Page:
Link Byfield, R.I.P. - The American Spectator | USA News and Politics
Link Byfield, R.I.P.

Canadian conservative journalist and co-founder of Alberta’s Wildrose Party Link Byfield died of cancer on Saturday. He was 63.

Byfield’s father, Ted, founded a magazine in the early 1970’s called Alberta Report which Link would take over in the early ’80s.

Alberta Report was socially conservative, but also emphasized a concept known as Western alienation. Simply put, the four Canadian western provinces – British Columbia, Alberta, Saskatchewan and Manitoba provided a majority of Canada’s natural resources, but their influence in Ottawa was negligble. The most notable example of this was Pierre Trudeau’s National Energy Program which, among other things, established price controls on oil. Opposition to the National Energy Program in Alberta was crucial in bringing Brian Mulroney’s Progressive Conservatives to power in 1984.

However, Byfield would grow disenchanted with the Tories due to perceived favortism towards Quebec as was the case when they awarded a government contract to build CF-18s to Quebec based firm rather than one in Manitoba which had submitted a lower bid. Byfield would soon champion the burgeoning Reform Party led by Preston Manning. The Reform Party advocated an elected Senate. Canada’s Senate is modeled on the British House of Lords and Senators are appointed by the Prime Minister.

Byfield would discontinue Alberta Report in 2003 after years of struggling to stay afloat. The following year, Albertans “elected” Byfield to the Canadian Senate. However, since the federal government did not recognize the election, Byfield was never seated. He was considered a Senator in Waiting.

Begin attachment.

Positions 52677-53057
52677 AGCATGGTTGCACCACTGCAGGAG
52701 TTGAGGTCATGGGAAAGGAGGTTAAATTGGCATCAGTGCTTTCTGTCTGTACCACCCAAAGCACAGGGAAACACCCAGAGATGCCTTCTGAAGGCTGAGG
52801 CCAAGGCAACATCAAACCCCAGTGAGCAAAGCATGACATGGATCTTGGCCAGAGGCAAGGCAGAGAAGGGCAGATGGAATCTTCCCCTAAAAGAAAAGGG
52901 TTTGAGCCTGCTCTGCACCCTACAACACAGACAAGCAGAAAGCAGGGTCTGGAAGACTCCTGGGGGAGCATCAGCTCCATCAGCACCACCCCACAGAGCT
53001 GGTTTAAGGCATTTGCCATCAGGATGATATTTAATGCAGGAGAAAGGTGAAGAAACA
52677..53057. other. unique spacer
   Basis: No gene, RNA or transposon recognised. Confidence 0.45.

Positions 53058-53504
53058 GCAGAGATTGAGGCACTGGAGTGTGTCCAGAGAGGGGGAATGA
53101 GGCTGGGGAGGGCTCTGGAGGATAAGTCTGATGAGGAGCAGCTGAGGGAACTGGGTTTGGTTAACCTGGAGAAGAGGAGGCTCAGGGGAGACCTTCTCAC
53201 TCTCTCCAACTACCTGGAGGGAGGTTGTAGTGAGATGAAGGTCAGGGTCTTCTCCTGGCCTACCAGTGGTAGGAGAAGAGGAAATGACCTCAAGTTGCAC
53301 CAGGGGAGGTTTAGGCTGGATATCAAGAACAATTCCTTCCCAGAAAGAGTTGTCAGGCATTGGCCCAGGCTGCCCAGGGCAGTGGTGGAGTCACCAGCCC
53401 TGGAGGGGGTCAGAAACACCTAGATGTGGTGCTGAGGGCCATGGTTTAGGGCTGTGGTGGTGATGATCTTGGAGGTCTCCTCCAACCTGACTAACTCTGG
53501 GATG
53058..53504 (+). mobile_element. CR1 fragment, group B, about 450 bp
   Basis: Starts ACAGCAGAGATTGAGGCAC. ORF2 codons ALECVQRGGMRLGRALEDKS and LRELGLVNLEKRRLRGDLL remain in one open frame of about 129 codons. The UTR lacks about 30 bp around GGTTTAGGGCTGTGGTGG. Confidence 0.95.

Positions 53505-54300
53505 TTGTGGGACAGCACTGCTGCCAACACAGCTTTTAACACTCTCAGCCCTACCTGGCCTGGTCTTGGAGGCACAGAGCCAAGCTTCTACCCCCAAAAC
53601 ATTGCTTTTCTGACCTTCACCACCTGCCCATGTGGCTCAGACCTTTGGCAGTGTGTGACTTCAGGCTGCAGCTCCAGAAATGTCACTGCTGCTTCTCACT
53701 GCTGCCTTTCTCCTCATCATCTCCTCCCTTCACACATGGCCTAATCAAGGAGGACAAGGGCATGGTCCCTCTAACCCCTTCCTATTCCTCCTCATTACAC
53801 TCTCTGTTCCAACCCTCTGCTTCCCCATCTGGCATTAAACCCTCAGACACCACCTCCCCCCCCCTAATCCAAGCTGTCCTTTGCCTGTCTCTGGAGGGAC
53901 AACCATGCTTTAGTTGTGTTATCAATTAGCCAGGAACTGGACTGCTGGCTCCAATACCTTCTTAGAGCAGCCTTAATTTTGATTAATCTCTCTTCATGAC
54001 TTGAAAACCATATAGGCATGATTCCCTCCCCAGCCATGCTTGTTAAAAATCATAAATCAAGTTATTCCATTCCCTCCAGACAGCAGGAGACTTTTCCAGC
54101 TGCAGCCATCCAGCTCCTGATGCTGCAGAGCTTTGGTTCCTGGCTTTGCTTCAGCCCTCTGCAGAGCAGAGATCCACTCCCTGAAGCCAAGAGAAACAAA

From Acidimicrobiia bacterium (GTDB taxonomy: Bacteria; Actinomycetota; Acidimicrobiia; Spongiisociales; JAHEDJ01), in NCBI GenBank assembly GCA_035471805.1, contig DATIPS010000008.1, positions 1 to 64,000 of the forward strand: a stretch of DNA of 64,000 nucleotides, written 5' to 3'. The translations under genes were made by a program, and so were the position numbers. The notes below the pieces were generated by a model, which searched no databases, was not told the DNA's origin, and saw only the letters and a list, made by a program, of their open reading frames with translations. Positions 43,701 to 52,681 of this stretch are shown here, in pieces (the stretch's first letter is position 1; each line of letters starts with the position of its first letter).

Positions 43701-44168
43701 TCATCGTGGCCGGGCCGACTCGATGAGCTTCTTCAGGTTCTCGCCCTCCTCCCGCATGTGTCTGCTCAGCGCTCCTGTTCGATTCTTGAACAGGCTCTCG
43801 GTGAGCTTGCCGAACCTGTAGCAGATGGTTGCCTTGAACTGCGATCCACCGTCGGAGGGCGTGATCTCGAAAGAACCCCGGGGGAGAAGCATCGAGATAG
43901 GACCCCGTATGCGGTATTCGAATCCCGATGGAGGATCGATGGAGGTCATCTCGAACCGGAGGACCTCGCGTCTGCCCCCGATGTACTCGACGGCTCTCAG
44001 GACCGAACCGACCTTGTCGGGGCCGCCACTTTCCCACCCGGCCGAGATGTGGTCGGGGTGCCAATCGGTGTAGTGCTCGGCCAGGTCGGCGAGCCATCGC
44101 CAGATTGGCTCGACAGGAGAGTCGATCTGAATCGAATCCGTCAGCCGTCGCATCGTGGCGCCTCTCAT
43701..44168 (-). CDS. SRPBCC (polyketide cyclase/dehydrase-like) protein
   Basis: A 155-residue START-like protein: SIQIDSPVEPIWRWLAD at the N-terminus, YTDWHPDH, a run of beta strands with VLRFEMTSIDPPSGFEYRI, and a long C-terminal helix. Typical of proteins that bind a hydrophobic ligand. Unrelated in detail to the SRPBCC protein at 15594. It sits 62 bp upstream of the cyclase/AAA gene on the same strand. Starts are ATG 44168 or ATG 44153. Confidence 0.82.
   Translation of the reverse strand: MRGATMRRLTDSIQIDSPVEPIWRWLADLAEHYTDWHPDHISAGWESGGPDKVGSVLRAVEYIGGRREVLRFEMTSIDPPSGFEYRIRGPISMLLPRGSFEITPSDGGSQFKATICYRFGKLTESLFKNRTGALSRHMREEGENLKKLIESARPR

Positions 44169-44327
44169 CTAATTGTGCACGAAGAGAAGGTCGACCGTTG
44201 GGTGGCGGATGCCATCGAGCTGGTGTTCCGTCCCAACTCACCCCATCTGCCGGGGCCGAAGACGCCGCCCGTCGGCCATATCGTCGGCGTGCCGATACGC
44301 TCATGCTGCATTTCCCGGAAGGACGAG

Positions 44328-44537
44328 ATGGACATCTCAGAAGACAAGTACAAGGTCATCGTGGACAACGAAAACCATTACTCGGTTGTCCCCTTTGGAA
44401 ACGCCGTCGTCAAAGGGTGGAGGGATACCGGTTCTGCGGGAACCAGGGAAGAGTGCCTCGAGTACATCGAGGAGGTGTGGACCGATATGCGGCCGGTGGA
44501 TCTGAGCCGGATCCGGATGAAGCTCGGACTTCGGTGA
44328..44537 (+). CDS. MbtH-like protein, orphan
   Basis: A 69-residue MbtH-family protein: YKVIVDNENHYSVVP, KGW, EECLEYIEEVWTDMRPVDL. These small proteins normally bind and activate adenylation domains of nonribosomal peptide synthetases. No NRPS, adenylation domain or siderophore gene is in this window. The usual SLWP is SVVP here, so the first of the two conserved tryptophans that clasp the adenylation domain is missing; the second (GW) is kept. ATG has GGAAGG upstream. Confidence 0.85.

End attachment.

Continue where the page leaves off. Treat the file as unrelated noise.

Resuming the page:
At around this time, Byfield also established the Citizens Centre for Freedom & Democracy. By 2007, Byfield and other conservative activists had become dissatisfied with Alberta’s Tory government and decided to go into the electoral arena and established the Wildrose Party which would later become the province’s official opposition. Byfield twice ran for office under the Wildrose banner, but did not win a seat in the Alberta legislature. The defection of nearly the entire Wildrose caucus to the Tories last month was no doubt heartbreaking for a man in the final days of his life.

Nevertheless, Byfield’s influence in Canadian politics over the past three decades cannot be underestimated. Back in September, Peter Stockland wrote this about the legacy of Byfield and his father, “No Byfields, no Alberta Report. No Alberta Report, no Reform Party as it was formed. No Reform Party, no PC collapse. No PC collapse, no Harper government. It’s short-hand history, but it’s fair short-hand history.”

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